Monthly Archives: April 2018

Beauty in the Midst of Tragedy


May/June 2018

faith and family

Beauty in the Midst of Tragedy

by Marcus J. Carlson

Suffering is a reality of this life, but a painful and unfortunate one to say the least. I get asked frequently from those inside and outside of the church about the cause and source of suffering. Our simple sayings, cliches and bumper sticker theology about suffering no longer seem to suffice. While Jesus never promised us a life free of suffering (He said the opposite, in fact), when we suffer, Jesus does hurt for us. As a parent it is more difficult watching one of my children in pain and not being able to fix it or take it away. God’s love will always be more profound than my love for my own children, and so I cannot fathom what it must be for God to watch His children suffer.

So where does suffering come from? To be honest, I think it comes from a variety of sources, and it is not always easy to figure out which is the culprit in a given situation. While Godallows suffering, I do not believe God causes suffering. From my own study, understanding and experience, I have found five general sources of suffering.

The first is the reality that we live in a broken, fallen, imperfect and sinful world. It has been this way since Adam and Eve disobeyed God in the Garden and will remain this way until Jesus returns. Suffering is a natural reality in a fallen and broken world.

Second, suffering often is a direct result of sin, our own sin or the sin of someone else. We are more willing to point out when the sin of someone else leads to suffering, but rarely consider that in many instances our suffering is a direct result of our own sin.

Third, suffering sometimes comes not from sin, but simply from our choices or the choices of others. I could not begin to count the number of times I have complained to my wife about something, only to have her point out that it was my choices that created the very thing I am complaining about. So often our children complain about having to deal with difficult things, without recognizing that the source of their difficulty was their own choice. This is the nature of free will and having the freedom to choose.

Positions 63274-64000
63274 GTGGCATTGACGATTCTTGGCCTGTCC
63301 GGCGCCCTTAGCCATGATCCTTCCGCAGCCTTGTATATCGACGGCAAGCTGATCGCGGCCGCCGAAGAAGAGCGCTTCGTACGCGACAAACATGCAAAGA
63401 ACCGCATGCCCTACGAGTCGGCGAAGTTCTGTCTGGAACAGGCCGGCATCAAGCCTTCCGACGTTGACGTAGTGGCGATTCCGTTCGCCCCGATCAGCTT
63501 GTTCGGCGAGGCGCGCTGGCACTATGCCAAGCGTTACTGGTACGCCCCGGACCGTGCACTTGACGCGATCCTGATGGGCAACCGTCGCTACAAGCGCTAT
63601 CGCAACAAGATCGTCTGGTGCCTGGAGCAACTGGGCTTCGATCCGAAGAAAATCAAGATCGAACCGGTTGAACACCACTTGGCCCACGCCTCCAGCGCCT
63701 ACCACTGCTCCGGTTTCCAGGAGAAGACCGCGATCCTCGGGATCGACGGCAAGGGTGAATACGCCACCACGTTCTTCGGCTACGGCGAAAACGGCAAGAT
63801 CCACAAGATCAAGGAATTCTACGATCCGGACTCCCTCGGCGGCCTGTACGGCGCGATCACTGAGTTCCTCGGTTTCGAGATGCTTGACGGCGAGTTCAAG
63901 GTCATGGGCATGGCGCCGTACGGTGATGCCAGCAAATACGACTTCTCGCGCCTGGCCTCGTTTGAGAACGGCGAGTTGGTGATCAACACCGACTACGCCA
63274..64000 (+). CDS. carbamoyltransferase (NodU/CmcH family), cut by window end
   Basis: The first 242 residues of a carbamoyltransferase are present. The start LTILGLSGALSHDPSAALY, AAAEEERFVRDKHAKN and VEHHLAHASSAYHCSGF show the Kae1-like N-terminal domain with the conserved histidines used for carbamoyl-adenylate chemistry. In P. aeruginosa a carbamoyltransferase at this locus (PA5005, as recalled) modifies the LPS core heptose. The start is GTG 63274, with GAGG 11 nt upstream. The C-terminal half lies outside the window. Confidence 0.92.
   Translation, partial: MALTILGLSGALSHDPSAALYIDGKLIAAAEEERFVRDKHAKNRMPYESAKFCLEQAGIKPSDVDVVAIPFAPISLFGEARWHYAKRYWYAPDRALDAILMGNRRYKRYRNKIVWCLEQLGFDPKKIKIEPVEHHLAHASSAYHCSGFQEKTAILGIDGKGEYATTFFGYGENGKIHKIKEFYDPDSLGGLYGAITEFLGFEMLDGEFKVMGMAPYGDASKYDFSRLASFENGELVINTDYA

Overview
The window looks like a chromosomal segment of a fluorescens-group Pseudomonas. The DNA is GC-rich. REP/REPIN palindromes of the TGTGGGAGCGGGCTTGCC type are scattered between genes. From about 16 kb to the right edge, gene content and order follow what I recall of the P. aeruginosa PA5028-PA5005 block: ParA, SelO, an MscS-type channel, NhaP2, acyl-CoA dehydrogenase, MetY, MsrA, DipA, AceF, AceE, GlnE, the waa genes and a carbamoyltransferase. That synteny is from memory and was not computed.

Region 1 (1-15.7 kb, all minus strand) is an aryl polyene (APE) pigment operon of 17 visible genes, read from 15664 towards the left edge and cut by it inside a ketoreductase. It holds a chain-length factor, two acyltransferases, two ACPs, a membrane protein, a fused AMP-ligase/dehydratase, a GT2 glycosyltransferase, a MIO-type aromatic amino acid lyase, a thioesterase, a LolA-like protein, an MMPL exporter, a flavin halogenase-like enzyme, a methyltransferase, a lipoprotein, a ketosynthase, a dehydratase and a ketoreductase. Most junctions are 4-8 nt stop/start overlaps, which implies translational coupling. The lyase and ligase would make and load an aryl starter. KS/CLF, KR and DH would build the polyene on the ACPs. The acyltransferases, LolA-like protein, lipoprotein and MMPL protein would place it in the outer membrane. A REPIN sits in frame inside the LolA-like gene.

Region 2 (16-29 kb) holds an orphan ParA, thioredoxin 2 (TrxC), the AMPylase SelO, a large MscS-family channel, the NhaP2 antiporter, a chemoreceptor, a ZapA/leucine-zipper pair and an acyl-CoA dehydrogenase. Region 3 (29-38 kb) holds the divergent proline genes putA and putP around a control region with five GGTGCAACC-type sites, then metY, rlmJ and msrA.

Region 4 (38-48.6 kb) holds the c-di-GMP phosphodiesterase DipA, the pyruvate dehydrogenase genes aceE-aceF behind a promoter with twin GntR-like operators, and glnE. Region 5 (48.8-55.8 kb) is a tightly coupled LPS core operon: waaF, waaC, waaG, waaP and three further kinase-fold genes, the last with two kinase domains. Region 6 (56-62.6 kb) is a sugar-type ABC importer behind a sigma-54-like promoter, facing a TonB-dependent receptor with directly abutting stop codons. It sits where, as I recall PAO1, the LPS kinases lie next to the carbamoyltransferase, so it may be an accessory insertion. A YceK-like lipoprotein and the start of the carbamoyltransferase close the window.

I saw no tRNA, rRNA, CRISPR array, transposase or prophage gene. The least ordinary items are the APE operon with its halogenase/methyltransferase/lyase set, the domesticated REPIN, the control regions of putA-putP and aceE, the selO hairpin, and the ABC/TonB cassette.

Fourth, some of our suffering and pain comes from the evil one. We see this in the story of Job — the evil one caused Job tremendous pain and the evil one, whether called Satan or the devil, is still at work in our world today.

Finally, sometimes suffering is just a part of life. Life happens.

While God does not cause our suffering, God walks with us in the midst of our suffering. In our suffering, we are never alone. In fact, it is in the midst of our suffering and pain that God is closest to us. In our suffering, Jesus mourns and hurts with and for us, and in coming to earth and suffering Himself, Jesus understands our suffering. Our God is not a distant God, especially in the midst of pain and suffering. I often remind myself and others in the midst of suffering that we are never alone. This is a key and important message for our children and youth.

So often we try to keep our children and youth from any kind of suffering, and when we cannot prevent it we try to fix it. This is noble and natural, but is not realistic. It is not the right way to help them grow and does not assist in their development. It is not healthy. It also does not prepare them for the reality that suffering is a part of life. It is a tremendous gift and opportunity when our children and youth have the opportunity to learn how to deal with pain and suffering while they are still with us, when we can still walk with them, guide them and protect them from irreparable harm, emotionally or physically.